Tomorrow, when I celebrate my birthday, my celebrations will be dedicated to the people, past an present, that have shaped my life. Those I have laughed with, cried with and most importantly, those I have danced with.

Much love,

-Drew

Drew Mac’s Madagascar Mission to Support Reef Restoration.

Food for thought.

Life on the water

Some of you may be familiar with the Chinese proverb, “Give a man a fish and feed him for a day. Teach a man to fish and feed him for a lifetime.” This statement is accurate for Malagasy life in Southwestern Madagascar. In my previous post, Oh The PLaces You’ll Go!, I discussed what “Voluntouring” was, why it’s important and some of the “Voluntouring” I will be participating in with in a few months time, supporting the reefs off the coast and the Vezo people who depend on them for survival. I’d like to take an opportunity to introduce you to this Malagasy tribe and show you what makes them such a beautiful and inspiring culture.

    Who Are Vezo?

The term Vezo is defined as, “the people who fish.” It’s the term used to describe the semi-nomadic people of Southwestern Madagascar that have adapted to a life of depending on the sea for food. It’s also important to note that the term Vezo is not intended to identify an ethnicity, but rather a way of life. The ocean is important to their survival. Since they are less an ethnicity and more of a culture, it’s impossible to know their numbers and so their populations are estimated by the number of dugout canoes found along the shorelines.

Family and tradition are both important to Vezo culture. Typically they depend on the strong and healthy to take care of the old, sick and dying. Family is important because it’s how Vezo pass on knowledge of fishing areas, access to resources and equipment. Ancestry is also important to their livelihood, as it is ancestors whom are responsible for the success and failure of obtaining a good catch so it’s very important to give appropriate thanks through ceremony when a catch has been particularly favorable, especially when catching rare species like shark, dolphin or whale.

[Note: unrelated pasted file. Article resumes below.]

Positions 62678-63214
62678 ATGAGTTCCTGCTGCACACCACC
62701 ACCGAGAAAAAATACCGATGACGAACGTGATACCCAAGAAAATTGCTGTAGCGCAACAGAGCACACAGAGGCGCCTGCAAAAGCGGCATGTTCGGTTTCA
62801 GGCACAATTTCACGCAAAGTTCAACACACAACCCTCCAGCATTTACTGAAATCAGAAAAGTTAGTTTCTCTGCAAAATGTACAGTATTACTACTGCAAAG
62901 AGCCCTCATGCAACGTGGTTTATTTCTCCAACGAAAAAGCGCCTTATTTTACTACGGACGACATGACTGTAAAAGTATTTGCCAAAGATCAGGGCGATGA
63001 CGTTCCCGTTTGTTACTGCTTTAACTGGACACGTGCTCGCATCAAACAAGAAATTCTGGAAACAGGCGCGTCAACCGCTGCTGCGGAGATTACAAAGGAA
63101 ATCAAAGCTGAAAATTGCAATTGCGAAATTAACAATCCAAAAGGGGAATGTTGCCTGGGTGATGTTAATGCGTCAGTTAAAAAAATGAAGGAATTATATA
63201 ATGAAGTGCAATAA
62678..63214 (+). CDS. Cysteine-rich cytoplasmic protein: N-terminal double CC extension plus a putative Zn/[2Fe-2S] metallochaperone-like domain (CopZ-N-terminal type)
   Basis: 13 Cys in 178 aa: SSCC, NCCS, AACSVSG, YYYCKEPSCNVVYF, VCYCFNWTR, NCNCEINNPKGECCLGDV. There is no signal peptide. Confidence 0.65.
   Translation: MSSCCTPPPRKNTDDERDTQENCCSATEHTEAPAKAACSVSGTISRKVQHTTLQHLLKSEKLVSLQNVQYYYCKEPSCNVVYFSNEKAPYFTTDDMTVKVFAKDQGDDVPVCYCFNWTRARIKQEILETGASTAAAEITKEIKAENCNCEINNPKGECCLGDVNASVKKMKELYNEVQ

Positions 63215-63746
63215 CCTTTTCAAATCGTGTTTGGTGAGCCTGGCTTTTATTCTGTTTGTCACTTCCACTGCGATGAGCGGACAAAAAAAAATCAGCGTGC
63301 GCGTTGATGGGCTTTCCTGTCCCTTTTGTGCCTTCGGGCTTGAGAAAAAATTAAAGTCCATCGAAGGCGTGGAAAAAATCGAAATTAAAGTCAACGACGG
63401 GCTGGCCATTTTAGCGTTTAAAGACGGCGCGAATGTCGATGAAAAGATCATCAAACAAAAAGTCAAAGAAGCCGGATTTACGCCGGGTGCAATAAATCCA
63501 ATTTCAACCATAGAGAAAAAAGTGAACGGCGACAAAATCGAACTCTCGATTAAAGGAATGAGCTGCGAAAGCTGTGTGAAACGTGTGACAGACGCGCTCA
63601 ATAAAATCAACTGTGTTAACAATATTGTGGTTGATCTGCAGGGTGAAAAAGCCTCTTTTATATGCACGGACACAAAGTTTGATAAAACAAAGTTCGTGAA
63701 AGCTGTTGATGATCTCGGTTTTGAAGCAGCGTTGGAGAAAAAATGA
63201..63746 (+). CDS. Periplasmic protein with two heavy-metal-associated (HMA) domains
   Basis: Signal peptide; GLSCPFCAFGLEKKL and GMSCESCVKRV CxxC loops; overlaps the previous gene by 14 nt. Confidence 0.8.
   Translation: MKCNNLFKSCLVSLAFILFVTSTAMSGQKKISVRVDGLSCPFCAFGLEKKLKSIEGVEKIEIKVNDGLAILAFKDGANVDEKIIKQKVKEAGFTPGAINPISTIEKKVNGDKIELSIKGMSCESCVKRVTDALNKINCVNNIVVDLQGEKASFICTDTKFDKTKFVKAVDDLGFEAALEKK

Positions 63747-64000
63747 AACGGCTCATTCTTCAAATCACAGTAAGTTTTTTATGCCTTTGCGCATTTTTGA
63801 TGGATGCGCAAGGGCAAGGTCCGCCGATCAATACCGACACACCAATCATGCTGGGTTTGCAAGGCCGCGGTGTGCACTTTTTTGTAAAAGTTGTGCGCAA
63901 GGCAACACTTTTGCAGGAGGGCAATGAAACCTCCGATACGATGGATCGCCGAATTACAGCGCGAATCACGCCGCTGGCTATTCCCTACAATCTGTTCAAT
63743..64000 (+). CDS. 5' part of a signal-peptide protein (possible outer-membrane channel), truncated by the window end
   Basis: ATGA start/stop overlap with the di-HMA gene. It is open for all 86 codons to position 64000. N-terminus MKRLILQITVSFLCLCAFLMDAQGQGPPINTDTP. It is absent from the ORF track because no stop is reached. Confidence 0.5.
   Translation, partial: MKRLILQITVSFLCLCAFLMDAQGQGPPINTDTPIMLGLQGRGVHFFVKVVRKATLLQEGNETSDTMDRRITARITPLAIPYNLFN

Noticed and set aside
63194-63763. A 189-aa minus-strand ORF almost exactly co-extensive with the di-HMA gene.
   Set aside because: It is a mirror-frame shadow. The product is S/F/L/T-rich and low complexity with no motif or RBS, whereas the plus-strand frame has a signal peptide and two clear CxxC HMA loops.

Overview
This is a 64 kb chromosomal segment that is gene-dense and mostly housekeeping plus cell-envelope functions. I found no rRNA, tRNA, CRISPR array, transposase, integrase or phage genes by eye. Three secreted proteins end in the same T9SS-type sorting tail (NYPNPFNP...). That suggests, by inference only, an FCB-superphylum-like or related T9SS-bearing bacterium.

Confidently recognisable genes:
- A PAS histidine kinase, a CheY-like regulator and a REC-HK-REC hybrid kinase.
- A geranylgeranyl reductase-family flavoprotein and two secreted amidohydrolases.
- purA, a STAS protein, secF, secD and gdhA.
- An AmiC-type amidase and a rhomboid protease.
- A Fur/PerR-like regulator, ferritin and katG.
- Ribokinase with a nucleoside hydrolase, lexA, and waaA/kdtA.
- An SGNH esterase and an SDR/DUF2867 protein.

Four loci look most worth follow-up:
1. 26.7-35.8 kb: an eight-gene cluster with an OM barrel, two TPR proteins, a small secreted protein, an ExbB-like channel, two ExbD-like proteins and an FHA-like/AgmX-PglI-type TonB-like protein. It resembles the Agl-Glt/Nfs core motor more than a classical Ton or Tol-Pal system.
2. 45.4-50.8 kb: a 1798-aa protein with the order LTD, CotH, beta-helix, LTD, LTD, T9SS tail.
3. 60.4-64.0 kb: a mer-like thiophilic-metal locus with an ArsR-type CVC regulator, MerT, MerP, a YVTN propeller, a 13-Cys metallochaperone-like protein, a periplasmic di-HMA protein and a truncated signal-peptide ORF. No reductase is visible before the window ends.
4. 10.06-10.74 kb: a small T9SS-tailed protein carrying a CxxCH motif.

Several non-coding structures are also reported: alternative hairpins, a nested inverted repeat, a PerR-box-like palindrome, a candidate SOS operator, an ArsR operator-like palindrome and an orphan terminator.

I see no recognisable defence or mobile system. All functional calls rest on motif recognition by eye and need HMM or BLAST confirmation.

Vezo not only depend on the ocean for food, but as means for sale and trade. Typically the men will spend their time on the water in search of fish and the women will harvest the sand flats for invertebrates as well as sell or trade the catches the men have brought to them.

    Why do Vezo need support?

Over fishing is something that affects all of the world’s oceans. Regulation is hard to enforce around the world and although many first world countries have developed fishing regulations, Madagascar is still developing as a nation and doesn’t have many similar regulations and rarely enforces them.

Vezo have been the main navigators of the channel that separates mainland Africa from Madagascar, but currently more and more commercial boats are showing up to reap the benefits of these waters that are home to a diverse collection of marine life. As such, Vezo have had to adapt their fishing methods to better compete. Sometimes these methods can deteriorate the family and community culture as many Vezo will to isolate themselves & families to find fishing space not dominated by commercial fisheries or other locals. Sometimes these fishing practices are unsustainable.

Unsustainable fishing means fishing practices that will be unable to sustain themselves if they continue moving forward the same way they have been practiced. Currently unsustainable fishing practices, local and commercial, are having an affect to the marine life in Southwestern Madagascar. These negative affects are seen in the devastation of coral reef systems, the platform of which entire ecosystems are based. The negative effects are also seen in the dwindling numbers of species that have a hard time repopulating themselves. Species like Sea Turtles, Sharks, fish and even invertebrates.

Enjoy this video of an interview with a local Vezo talking about why marine conservation is important to him. Videos like this provide great perspective, which is important because with perspective we provide a basis of fair and balanced judgement. Not judgement of others but judgement of our actions and how we can best serve these world cultures, the lifestyles that sustain them and the ecosystems that sustain us and them.

    How can I support Vezo and the ecosystems they depend on?

ReefDoctor is a non-profit organization in Madagascar that is working to educate Vezo on sustainable fishing methods and how to respect the populations of these species so they can continue to provide food for their communities. Through conducting water quality and fish population research as well as cutting edge artificial reef restoration techniques and their education efforts, Reef Doctor is a major contributor to the marine conservation of the area while still preserving the culture of the people who live there.